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You would be surprised. I know of a couple of dirt roads in my county that are old corduroy roads left over from the logging days. When they grade in the spring they expose the logs in the real swampy areas. They just throw more gravel on and grade again.
In our area when roads were being built it was common for the stumps and any waste wood that was removed in the process of building the road to be dumped in the low spots, covered in dirt then the road build over it. It worked just fine for awhile, but now 60-70 every two or three years the roads over those fills need to have sink holes filled from the buried material rotting and shrinking.
 

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Crazy
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Discussion Starter #13
I doubt the logs will last long in wet country. the Romans had a source of slave labor (as much as they needed) to keep a rock road up. During the Civil War in the US, both armies had to build log roads, but they had unlimited manpower, also. None of those survived for long after the war.

Moving enough river rock to pave 1/4 mile is ambitious. I'd just fill the holes as they come out and when you have funds for a tractor, a front end loader needs to be #1 on your list as accessory. That will take away 75% of your labor. You might rent/borrow one if your road was impassible, but in the country, you will learn patience.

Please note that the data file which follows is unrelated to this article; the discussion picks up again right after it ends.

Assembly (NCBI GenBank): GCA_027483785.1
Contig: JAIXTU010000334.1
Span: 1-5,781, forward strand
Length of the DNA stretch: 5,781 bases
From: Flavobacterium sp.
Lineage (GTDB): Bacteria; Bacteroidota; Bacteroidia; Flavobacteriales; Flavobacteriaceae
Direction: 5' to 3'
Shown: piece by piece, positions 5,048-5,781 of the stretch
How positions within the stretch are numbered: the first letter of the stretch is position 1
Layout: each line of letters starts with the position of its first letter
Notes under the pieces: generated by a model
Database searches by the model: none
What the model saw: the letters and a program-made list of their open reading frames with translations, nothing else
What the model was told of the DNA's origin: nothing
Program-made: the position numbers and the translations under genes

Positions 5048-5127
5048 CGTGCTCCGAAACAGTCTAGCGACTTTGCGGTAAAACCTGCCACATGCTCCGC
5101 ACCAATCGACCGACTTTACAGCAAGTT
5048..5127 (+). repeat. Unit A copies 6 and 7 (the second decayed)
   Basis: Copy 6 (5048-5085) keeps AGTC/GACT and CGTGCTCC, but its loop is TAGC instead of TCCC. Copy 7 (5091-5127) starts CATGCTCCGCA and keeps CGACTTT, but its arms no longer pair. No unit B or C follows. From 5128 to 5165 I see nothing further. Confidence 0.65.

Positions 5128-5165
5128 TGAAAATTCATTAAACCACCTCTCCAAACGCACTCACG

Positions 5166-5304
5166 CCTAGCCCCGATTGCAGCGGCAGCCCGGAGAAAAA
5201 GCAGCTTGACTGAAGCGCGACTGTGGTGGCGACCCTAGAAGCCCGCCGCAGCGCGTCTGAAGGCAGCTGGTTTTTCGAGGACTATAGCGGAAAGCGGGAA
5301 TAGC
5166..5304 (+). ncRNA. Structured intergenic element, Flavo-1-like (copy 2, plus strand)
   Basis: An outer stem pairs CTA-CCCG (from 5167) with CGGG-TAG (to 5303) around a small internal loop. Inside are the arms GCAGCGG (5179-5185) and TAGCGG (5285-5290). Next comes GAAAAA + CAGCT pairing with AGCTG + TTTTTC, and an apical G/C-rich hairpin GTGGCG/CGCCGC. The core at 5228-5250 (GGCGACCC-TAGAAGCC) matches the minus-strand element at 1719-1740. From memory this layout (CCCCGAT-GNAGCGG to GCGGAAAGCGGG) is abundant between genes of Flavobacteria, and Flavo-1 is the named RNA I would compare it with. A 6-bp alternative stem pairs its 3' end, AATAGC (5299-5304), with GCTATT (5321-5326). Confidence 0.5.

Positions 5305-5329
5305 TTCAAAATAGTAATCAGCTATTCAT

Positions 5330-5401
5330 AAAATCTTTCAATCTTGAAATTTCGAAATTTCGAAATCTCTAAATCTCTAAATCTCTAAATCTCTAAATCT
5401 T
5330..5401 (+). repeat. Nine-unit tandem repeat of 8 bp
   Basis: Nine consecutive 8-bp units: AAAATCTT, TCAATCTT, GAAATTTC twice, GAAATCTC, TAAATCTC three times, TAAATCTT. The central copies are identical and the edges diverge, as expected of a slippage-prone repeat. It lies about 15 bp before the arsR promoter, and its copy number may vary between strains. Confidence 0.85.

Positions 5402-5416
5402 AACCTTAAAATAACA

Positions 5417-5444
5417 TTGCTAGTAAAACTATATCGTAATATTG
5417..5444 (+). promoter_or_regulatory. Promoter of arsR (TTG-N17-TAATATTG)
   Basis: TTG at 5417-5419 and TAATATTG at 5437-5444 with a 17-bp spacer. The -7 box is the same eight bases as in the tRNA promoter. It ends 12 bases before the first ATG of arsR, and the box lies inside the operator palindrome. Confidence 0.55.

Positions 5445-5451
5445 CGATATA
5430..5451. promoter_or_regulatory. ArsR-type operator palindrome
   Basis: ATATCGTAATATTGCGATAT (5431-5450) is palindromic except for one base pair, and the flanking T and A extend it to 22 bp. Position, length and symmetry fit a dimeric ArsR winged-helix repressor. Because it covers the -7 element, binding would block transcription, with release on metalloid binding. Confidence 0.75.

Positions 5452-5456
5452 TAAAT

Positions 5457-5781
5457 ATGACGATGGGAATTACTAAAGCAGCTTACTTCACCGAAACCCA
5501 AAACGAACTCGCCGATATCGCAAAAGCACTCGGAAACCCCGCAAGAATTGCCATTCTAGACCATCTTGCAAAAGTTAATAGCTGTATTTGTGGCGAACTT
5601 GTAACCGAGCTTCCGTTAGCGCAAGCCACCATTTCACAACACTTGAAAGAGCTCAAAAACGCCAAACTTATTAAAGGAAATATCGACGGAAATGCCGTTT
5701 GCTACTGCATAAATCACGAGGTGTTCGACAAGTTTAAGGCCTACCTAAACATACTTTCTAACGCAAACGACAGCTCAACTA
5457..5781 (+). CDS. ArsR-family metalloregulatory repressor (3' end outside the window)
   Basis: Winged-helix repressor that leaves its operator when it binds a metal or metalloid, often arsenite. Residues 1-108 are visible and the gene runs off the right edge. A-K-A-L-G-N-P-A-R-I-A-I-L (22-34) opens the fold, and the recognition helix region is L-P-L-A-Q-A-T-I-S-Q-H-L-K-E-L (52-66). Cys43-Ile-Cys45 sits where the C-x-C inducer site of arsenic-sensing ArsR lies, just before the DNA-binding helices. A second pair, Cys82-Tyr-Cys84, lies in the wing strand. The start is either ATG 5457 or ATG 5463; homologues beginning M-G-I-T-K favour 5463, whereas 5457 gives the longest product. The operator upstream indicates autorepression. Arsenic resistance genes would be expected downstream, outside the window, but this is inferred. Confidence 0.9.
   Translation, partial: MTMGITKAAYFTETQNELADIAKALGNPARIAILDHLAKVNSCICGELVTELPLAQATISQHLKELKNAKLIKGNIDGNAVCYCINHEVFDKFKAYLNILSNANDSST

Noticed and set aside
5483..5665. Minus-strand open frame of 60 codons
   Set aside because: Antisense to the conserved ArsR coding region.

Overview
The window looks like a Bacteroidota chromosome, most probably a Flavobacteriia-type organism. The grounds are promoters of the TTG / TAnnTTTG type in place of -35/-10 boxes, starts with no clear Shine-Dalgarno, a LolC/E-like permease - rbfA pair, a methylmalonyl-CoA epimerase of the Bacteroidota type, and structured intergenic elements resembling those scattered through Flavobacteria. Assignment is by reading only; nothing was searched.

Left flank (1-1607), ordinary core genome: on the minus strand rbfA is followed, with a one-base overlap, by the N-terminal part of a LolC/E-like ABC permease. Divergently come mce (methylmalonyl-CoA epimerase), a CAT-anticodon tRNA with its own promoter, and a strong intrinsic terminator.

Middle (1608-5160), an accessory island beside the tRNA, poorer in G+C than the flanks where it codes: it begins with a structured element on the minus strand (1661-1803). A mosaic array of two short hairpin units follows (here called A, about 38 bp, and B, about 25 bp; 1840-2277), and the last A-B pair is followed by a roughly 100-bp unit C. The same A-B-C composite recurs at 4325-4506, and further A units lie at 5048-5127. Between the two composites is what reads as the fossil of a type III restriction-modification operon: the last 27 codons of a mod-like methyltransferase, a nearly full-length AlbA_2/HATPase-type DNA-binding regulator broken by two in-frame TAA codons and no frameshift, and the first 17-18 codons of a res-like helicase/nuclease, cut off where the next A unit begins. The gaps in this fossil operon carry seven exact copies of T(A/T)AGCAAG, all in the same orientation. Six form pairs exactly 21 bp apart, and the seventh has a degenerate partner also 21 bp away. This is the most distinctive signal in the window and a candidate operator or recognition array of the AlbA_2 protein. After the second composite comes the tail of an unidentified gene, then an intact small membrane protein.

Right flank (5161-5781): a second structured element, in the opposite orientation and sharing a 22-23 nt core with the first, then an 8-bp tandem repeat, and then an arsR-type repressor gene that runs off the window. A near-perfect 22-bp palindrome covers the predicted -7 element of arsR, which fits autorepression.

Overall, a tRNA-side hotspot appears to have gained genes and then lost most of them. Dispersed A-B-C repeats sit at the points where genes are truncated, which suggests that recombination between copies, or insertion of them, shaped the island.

WW

shoot straight - stay safe
That’s what I’m doing. I’m filling in the ruts
 

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Drainage first, you need to direct the water so its not carving up your careful work. Intercepting water with a diagonal drain across the track, run drains down the sides and build up track from there.

Save up for gear, either rented or brought. Your going to need to move lots of hard material to build up a road to help avoid mud holes in the future. And roll the crap out to compact it.

There are materials to help, I have used geogrid and triax mesh in the past, but you have a lot to read up on to work it all out.

Time to make very good friends with a good guy who has a skid steer or excavator or backhoe or even well set up tractor
 

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Militant Normal
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I doubt the logs will last long in wet country. the Romans had a source of slave labor (as much as they needed) to keep a rock road up. During the Civil War in the US, both armies had to build log roads, but they had unlimited manpower, also. None of those survived for long after the war.

Moving enough river rock to pave 1/4 mile is ambitious. I'd just fill the holes as they come out and when you have funds for a tractor, a front end loader needs to be #1 on your list as accessory. That will take away 75% of your labor. You might rent/borrow one if your road was impassible, but in the country, you will learn patience.

WW

shoot straight - stay safe